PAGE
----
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South African miller diversifies revenue base while supporting smallholder sugar cane development

In November 2013, Tongaat Hulett reported the companys highest level of sugar production in 10 years, with production this season projected at between 1,366 and 1,408 million [tonnes], up from 1,254 million tonnes last season. However, according to CEO Peter Staude, the financial benefits of increased sugar production are offset by the current revenue dynamics and the impact of imports, with the world sugar price at its lowest level in many years and regional and local market sales being impacted by increased imports.

Mr Staude has called on the South African government to adjust import tariffs to be more in line with the dynamics of todays world. World sugar prices have fallen by 49% since reaching a three decade high in 2011, as sugar production has been expanded in response to the high prices.

In the longer term, Tongaat Hulett aims to increase the sugar it processes in South Africa by improving yields and getting more hectares under cane through community and small-scale farmers, with support from the government. Under a cooperation agreement already concluded, an additional 8,000 ha of new cane land supplying Tongaat Huletts mills are expected to be planted in the current year.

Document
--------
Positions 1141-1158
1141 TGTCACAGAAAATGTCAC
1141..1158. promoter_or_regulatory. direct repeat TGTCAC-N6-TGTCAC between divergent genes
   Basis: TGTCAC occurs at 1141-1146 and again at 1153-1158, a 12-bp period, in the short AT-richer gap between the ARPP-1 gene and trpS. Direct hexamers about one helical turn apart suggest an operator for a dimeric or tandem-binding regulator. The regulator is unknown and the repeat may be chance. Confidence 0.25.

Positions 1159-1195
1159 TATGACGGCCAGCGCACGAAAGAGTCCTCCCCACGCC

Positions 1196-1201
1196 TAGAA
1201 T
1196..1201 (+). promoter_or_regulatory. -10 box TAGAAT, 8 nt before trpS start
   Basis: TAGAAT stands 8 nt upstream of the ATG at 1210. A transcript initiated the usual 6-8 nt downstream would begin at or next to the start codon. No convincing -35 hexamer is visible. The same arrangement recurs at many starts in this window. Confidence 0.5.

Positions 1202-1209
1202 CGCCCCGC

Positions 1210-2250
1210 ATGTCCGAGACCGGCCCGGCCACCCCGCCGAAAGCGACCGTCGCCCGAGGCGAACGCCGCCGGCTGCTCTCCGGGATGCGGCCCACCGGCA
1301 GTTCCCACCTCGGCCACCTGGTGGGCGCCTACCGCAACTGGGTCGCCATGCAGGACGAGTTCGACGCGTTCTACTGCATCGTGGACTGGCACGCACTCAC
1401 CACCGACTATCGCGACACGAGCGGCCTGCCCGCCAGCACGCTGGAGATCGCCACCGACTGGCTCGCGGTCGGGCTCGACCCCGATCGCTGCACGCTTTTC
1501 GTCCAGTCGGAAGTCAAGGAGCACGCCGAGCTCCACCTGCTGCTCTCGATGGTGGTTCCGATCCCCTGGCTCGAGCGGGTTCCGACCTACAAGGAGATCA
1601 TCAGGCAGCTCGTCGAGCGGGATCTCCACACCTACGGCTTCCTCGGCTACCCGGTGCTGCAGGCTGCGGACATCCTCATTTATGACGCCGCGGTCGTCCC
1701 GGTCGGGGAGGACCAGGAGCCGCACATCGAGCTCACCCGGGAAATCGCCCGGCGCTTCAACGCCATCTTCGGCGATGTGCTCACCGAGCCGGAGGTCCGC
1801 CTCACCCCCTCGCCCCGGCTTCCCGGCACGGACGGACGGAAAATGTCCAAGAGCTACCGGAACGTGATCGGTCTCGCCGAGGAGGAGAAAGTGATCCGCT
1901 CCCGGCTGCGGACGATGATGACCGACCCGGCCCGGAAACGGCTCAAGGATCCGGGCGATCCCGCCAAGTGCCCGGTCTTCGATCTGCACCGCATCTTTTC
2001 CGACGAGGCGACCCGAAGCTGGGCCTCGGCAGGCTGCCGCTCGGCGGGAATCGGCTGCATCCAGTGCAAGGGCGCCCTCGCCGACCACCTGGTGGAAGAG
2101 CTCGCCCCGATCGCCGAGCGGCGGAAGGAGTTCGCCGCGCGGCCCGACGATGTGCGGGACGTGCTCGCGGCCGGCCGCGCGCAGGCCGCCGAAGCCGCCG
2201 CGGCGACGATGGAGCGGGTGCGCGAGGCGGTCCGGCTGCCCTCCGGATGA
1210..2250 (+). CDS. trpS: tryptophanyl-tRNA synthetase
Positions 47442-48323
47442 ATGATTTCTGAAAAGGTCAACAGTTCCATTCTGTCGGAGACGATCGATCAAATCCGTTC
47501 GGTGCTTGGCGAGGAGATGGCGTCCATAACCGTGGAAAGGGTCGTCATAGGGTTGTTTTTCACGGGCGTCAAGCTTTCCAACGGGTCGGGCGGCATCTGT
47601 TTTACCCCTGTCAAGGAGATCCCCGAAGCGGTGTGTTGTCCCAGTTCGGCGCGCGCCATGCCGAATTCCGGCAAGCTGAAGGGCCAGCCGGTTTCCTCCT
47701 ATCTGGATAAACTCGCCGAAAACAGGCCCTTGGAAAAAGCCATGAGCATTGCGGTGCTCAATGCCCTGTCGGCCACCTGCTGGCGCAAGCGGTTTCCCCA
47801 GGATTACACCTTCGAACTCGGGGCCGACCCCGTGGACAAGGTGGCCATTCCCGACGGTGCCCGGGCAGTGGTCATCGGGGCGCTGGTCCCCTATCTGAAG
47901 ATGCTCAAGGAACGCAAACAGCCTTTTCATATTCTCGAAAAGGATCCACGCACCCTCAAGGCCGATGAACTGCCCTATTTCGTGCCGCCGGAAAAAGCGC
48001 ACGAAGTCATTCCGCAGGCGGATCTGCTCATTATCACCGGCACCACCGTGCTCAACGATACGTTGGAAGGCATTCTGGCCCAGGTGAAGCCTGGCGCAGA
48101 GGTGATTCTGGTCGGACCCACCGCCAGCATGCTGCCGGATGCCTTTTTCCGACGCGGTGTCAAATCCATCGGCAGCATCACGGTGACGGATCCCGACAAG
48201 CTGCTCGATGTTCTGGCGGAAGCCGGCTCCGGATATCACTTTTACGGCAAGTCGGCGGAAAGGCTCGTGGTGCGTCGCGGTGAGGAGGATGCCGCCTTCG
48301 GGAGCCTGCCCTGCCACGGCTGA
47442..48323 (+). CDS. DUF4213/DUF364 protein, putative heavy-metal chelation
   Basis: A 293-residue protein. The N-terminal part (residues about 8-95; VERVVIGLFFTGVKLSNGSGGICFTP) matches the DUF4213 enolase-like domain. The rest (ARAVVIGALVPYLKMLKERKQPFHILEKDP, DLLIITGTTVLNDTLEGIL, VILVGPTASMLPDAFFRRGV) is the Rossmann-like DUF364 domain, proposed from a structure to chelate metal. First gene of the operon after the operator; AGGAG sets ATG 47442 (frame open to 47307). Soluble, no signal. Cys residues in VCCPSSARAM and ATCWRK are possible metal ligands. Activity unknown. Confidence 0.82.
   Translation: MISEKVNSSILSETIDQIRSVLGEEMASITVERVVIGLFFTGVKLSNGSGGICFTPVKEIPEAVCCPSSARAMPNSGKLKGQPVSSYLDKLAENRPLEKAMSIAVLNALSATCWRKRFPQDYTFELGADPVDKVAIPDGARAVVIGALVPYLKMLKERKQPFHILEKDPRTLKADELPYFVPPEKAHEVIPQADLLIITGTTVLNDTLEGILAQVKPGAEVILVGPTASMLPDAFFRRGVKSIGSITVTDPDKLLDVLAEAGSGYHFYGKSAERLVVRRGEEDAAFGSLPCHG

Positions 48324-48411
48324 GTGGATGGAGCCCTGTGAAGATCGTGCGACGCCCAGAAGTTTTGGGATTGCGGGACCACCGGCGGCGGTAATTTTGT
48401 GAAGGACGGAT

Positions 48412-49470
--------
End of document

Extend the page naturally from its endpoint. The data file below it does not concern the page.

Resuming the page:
In the 6 months to September 2013, Tongaat Hulett saw a record performance by its land conversion division (with former sugar estate lands being converted to other uses, largely real estate), more than doubling the profit generated from land conversion from R246 million to R512 million. According to press reports, over the next 25 years the company will probably sell about 13,000 hectares.

Also during November, the ISO raised its estimate for the sugar surplus in 201314 to 4.73 million tonnes. However, the ISO also highlighted the prospect of the first output deficit in five years next season, with lower prices curbing sugar production. Next season, Brazil will utilise more of its cane for ethanol production, reducing sugar output to a projected 39 million tonnes from 41.1 million tonnes. But given the level of sugar stocks, despite projections for increased sugar consumption, this return to a production deficit is not expected to lead to any significant rally in sugar prices.